In an equally hilarious and ridiculous decision, they declared the car’s ride height to be too low, lacking the necessary ground clearance. As a result, the JAF banned the Samurai from competing.

Despite the failed venture, BRE’s lovechild got its fair share of attention not long after being denied its racing career. The November 1967 edition of the world famous Road & Track magazine featured a cover story on the phenomenal machine, which again helped Pete Brock’s business. An offer for a mid-engined 2L Toyota prototype followed soon after.

The cover of Road & Track magazine, November 1967.

The cover of Road & Track magazine, November 1967.

As Pete Brock started work at Toyota, the Samurai found a new home in American SCCA club racing. The car was campaigned by Terry Hall in Class C Sports Racing, but unfamiliarity with its mechanicals lead to setup issues and poor reliability.

After the twin cam threw a rod through its block, Hall sold the Samurai to his former Porsche class competitor Ron Bianchi. By this time the car's side windows had also been removed, and the nosecone had suffered slight impact damage.

Operating on a limited budget and with the same sort of knowledge of the exotic machine, Bianchi quickly ran into the same issues. A club racer in the truest sense of the word, he didn't even have a crew, instead outsourcing work to random mechanics.

He was recommended a mechanic who claimed to be able to sort the car out. The man combined parts from three stripped twin cam engines to fashion a working powerplant, leaving Bianchi with the blown engine the chassis came with, and a rogue pushrod unit. Promises of sorting out the braking and handling came to nothing however, sending Ron back to square one.

Trying another mechanic didn't help much, as the car still refused to stop, and proved very hard to handle. Following a rebuild and newly fabricated camshafts, the engine failed again, leading Ron Bianchi to consider an offer from a machine shop to fit a Fiat engine. This deal would have served to promote the Italian brand, but Bianchi didn't feel it could produce a good working relationship.

The cavalcade of mechanical mishaps lead him to consider forming his own team. The first member, John Hamilton, was enlisted after he helped rectify an overheating issue on the engine dyno. Hamilton turned out to have been a motorcycle racing champion and Mercedes-Benz motorsport development engineer.

The second member was a young man working at a Jaguar dealer, fresh off the boat from England. Paul Albertson turned out to have letters of recommendation from several well-known international racing drivers, and had been part of Cosworth's race engine department. Joining him was another Paul, surname White. His expertise was tires, completing Bianchi's team.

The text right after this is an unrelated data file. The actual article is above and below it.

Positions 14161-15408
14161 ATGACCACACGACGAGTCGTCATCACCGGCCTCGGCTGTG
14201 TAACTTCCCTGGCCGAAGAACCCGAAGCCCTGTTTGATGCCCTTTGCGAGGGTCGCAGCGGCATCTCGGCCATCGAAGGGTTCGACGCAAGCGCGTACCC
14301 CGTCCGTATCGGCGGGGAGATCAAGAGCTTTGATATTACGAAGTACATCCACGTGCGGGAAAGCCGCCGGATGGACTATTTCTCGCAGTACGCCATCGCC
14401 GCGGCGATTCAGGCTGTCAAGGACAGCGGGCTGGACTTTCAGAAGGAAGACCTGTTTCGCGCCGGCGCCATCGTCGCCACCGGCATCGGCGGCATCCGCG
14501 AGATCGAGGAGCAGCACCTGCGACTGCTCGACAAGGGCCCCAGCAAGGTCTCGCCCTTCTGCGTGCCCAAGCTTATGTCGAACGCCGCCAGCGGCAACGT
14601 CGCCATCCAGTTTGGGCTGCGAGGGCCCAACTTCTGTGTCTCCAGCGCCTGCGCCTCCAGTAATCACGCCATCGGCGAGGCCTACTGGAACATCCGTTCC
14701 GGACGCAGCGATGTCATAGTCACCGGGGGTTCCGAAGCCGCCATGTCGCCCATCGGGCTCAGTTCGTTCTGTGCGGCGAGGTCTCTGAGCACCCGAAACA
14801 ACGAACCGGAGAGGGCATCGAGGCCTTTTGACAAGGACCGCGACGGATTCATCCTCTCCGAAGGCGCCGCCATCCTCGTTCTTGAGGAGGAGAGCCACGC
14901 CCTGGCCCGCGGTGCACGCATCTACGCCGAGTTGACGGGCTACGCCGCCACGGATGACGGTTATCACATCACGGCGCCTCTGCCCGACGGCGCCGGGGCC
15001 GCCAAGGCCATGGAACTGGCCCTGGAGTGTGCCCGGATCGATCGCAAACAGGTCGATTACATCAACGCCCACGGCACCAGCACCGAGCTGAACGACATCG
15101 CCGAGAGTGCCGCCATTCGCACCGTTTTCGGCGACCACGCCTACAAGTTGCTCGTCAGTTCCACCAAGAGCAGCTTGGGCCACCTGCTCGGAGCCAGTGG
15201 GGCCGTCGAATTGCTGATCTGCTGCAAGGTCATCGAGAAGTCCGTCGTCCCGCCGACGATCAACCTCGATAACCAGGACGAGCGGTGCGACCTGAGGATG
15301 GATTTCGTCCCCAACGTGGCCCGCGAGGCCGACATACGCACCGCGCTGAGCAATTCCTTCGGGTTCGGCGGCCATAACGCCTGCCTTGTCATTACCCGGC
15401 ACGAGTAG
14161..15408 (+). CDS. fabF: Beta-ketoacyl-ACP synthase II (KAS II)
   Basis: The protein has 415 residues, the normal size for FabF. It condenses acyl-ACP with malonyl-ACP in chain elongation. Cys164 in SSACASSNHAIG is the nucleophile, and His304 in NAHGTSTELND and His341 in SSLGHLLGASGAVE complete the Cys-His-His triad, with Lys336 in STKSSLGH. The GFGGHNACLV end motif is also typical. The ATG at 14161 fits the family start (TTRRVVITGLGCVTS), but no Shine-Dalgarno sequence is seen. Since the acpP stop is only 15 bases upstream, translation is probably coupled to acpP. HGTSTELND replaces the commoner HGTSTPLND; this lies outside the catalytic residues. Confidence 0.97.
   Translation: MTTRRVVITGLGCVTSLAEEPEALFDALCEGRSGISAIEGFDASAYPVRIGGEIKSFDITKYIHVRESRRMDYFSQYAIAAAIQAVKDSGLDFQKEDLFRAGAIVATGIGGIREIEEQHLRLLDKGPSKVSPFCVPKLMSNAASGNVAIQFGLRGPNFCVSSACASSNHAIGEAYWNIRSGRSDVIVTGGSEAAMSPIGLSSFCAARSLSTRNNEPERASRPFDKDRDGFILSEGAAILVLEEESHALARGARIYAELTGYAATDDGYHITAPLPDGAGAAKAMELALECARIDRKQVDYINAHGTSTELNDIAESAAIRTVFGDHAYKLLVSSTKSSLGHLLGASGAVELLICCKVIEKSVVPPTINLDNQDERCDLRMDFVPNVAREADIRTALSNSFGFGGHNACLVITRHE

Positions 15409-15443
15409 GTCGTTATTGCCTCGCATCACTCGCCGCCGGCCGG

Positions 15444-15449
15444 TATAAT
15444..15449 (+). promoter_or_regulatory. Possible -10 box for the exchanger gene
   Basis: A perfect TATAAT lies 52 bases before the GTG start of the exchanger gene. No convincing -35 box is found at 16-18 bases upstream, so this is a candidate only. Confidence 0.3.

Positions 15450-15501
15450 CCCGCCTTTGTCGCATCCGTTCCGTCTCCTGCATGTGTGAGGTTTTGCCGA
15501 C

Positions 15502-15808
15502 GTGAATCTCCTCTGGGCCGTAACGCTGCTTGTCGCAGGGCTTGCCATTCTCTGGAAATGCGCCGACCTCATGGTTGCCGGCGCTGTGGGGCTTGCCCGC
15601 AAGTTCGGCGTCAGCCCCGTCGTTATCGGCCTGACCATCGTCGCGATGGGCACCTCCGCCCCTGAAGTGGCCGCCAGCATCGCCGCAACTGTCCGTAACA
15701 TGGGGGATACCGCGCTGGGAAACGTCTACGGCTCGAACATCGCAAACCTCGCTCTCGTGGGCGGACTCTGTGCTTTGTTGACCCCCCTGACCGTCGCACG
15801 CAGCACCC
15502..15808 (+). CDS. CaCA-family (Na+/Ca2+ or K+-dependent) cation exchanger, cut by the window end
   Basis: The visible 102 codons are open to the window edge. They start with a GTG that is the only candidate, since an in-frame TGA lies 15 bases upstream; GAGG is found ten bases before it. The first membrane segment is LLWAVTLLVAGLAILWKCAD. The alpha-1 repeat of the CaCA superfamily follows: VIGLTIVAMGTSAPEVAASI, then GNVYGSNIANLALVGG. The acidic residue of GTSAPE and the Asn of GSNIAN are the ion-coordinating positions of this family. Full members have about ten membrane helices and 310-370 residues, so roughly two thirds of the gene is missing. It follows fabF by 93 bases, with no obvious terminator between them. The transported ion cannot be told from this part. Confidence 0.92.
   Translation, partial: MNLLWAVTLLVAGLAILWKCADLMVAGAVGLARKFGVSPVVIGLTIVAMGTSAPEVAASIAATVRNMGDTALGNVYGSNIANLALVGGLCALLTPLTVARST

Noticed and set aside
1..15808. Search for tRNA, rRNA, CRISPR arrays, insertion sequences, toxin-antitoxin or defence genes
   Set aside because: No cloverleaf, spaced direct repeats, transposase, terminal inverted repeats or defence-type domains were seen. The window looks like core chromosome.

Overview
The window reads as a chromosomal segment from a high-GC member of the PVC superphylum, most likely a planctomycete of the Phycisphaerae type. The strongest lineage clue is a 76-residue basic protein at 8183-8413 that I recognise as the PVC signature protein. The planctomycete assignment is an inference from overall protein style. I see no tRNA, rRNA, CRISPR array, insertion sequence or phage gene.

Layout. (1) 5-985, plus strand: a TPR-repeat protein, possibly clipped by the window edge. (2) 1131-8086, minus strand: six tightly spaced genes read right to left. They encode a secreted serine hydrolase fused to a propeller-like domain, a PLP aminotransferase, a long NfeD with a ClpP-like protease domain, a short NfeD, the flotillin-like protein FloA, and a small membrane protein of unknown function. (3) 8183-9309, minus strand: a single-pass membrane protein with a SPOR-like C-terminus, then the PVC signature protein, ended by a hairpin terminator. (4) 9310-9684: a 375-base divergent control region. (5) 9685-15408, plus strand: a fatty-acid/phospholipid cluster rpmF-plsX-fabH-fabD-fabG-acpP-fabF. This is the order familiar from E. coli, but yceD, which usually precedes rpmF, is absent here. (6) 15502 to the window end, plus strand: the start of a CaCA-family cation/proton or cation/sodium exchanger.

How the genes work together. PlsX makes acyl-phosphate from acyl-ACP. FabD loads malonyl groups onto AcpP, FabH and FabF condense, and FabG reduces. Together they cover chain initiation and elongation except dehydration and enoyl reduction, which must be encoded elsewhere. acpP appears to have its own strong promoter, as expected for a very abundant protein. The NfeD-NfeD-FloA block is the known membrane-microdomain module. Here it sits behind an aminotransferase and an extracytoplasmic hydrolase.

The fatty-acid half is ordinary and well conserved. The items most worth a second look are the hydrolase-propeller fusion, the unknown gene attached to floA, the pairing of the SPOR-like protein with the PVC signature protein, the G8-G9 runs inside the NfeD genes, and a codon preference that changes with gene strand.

Together, the men tried breathing new life into the Samurai project. It proved to be an uphill battle. One race the brakes failed, then the next time out an oil line sprung a leak, killing the engine, then a new throttle cable snagged, over-revving the engine and grenading it yet again.

Once a brand newl,magnesium rear upright snapped, then a tire went down, the car lost fifth gear, and another engine failed. All the while the handling remained unpredictable, with the car prone to sudden snap-off oversteer.

A call to an old friend specialized in cam construction finally solved the engine issues, with Paul Albertson finally being able to safely extract the desired power. With the engine sorted, and John Hamilton having resolved the braking woes, Bianchi moved to address the handling problems.

To this end, he contacted Red LeGrande. It was his shop which had actually fabricated the Samurai's chassis for Pete Brock. Ron discussed matters with Red, and decided to completely remodel the rear suspension. Paul White adjusted the tire compounds and pressures accordingly.

With every member of the team having done their part, the car finally started reliably clocking in competitive times. Next time out, the car comfortably won its class. Over the next four years, the Samurai would never finish lower than fifth.

When Ron Bianchi decided to retire from racing, the Hino had racked up around 25 race wins, 12 second places and two club championships. Its job done, the car settled in for a long sleep in storage.

The Samurai waiting in the paddock, waiting to win another race.

The Samurai waiting in the paddock, waiting to win another race.

As the car sat idle, Ron Bianchi started receiving calls from its creator. Pete Brock had learned of Ron's ownership of the Samurai, and wanted to buy it back. After several attempts he was successful, with Bianchi agreeing to a price. Brock didn't hold on to the car for long however, as he passed it on to wealthy Japanese collector Satoshi Ezawa.

Adding the Hino to his renowned Hino Collection wasn't quite enough for Ezawa-san though. Having learned of Bianchi's adventures with the Samurai, he wanted to know in minute detail just how Ron has turned the aborted project into a proven race winner. His curiosity even lead him to visit Ron Bianchi in person.